They left here. They said goodbye to good friends. They left this place where they had found the Lord, where they had worshipped, where they had become Christians, where they had deep friendships, where they loved the music, where they loved the preaching, and they just went out and started another church, Providence. Afshin Ziafat is now the pastor of that church. They’re just doing so well.
They’ve actually planted a church out of themselves in McKinney. Then Rick White, who on Saturday nights at the old Highland Village Campus, sat on my right-hand side and just got caught up in adoring Jesus Christ, and again began to be compelled that people who he wanted to love and know Jesus Christ who were out in Keller were unwilling to drive this way, so CityView was planted. Since CityView was planted, they’ve planted other churches in Fort Worth.
This is out of the ebb of adoration for Jesus Christ, multiplication occurs, not just individually, but you can see whole churches being multiplied. I could keep going. Scott Brooks down in Coppell at The Door. You have dozens and dozens of men and women who have sold all they had and gone to the ends of the earth. On top of that, all of our campuses have done this in a real way. It’s out of the ebb of adoration of Jesus Christ, love for Christ, an informed mind and inflamed heart, that multiplication flows.
Then there are our campuses. The Denton Campus was birthed out of an extended season of prayer and fasting. How many of you were here when we did Venture? Okay, that was actually what I was expecting at the 11:15. Venture was a six- to eight-week season of time where we pulled aside and just prayed. We did this. We did Acts 13, just asked Christ what we should do, just asked the Holy Spirit what we should do.
We were running six services in the old red brick building. We were turning away from nearly all of them, and we just asked the Holy Spirit, “What do we do? What do you want us to do?” That’s how Denton was birthed as a campus. It was also out of a season of praying and fasting and seeking the Lord among your elders that campus transition, or making Denton an autonomous church, was actually also born. I want you to see a little bit of the story of that, and then I’ll be back here in a minute. Here’s the birth and hope for the Denton Church.
Luis Tovar: In 1948, the city of Denton, Texas was small but growing, thanks to its two universities and close location to Dallas. In that year, members of the First Baptist Church of Denton, 23 faithful men and women, met in a home on Oak Street to talk about planting a church. Out of these conversations, Grace Temple Baptist Church was born, and they launched the next year with 146 members. Soon, they found a home at 1106 West Oak Street.
Mark Madewell: It was interesting to listen to the old-timers talk in the early days when I was young about the reasons they chose this location. One of the big reasons back then was the University of North Texas. Most of the students came here and didn’t have vehicles and stuff, and it was real close to the campus where students could walk here to go to church.
Luis: During the 50s and 60s, the church experienced gradual growth, calling several different pastors along the way. By the 80s, Grace Temple had become one of Denton’s fastest growing churches, with over 900 members. As the years went on, Grace Temple faced a season of declining health filled with challenges and struggles.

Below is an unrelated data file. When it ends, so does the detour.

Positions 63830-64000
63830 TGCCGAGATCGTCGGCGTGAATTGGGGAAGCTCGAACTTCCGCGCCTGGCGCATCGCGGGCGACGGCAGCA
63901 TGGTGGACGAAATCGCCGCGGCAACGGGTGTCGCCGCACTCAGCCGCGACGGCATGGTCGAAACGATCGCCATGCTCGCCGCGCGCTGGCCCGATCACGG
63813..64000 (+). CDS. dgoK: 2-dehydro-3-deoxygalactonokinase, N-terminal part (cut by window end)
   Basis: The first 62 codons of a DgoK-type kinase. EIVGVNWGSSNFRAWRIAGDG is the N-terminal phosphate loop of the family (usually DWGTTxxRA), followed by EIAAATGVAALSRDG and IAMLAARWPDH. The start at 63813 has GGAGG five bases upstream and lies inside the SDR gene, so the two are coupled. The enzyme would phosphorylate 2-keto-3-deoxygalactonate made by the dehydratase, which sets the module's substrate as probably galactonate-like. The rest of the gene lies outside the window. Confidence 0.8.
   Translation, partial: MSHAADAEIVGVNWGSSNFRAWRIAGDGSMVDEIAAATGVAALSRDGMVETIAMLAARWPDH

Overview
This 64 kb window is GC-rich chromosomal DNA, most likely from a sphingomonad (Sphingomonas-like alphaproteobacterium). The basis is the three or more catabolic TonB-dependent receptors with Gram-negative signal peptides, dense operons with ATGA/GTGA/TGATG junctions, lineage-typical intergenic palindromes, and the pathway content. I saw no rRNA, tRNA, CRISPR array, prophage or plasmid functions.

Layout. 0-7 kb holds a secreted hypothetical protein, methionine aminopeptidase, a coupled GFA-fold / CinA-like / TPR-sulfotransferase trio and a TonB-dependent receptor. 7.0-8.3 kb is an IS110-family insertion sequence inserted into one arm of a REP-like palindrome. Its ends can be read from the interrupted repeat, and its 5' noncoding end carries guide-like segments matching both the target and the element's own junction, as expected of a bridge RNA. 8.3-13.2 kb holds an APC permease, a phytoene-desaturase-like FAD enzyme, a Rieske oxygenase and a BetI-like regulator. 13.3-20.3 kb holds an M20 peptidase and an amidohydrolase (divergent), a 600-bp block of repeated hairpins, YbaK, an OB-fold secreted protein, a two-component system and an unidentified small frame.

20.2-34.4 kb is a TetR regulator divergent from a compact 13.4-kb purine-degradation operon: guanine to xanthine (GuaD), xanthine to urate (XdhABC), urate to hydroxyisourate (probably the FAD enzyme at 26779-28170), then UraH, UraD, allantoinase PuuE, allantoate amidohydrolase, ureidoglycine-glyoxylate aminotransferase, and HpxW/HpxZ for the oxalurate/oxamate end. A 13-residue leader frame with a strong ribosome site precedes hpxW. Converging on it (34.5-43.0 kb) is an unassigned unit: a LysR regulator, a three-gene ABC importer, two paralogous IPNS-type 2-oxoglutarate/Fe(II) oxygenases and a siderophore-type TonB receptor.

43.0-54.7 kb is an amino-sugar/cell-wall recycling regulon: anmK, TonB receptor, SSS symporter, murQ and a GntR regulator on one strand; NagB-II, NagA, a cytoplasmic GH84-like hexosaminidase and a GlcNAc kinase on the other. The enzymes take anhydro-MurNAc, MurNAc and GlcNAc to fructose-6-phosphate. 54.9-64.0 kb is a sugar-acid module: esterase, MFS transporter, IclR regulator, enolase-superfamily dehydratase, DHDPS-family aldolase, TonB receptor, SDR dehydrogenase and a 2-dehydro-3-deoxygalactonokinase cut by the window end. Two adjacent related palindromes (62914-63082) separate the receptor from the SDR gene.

Becky Kendall: We had two pastors who came and went who were very difficult, both of them having to resign for reasons that really hurt the church. I think that was when it was obvious. Large groups of people started to leave.
Luis: As Grace Temple struggled to keep its doors open, they saw several interim pastors come and go. Then, in 2005, Dr. Landrum Leavell III became the twelfth pastor of the church.
Landrum Leavell: When I first came to Grace Temple as pastor, it was sort of like somewhere between having its tail on fire and there not being any fire. I sort of became pastor by default in a sense. There was a time I became pastor in residence to just see if we were going to live.
Luis: Soon after, in April of 2007, in hopes of keeping the church alive, conversations about a possible merging between The Village Church and Grace Temple began to take place.
Landrum: Matt met with our leadership team one night. We got to that point after a number of other meetings, and I had met with them the night before, saying I thought this was an option. Not really an option. It was our option because we were one or two more roof repairs away from being out of business financially and stuff like that. That all came about. I said, “I really believe this is where the Lord wants us to go.”
Luis: Though it was a big decision, the people of Grace Temple knew it was important to lay down their preferences for the good of the church and its very survival. Following a time of prayer and fasting, Grace Temple united with The Village in a process that took less than 30 days, and in June of 2007, Beau Hughes became the campus pastor of The Village’s new Denton Campus.
Beau Hughes: Initially, I had come on staff at The Village as the college pastor. I had known Matt from way back when early on when I became a Christian. Six months after I got here, this season of prayer and fasting called Venture led into the Denton Campus of The Village Church, the first campus. The elders of the church asked me if I would be willing to be the campus pastor for the Denton Campus.
Luis: The city of Denton has grown into a cultural pulse point with people of all ages, ethnicities, and socioeconomic backgrounds being drawn to it. With a great love for Denton and its people, the Denton Campus ventured to be a city within a city, preaching the gospel of Jesus Christ in all spheres of Denton’s unique culture, in the arts, businesses, in the schools, and on college campuses.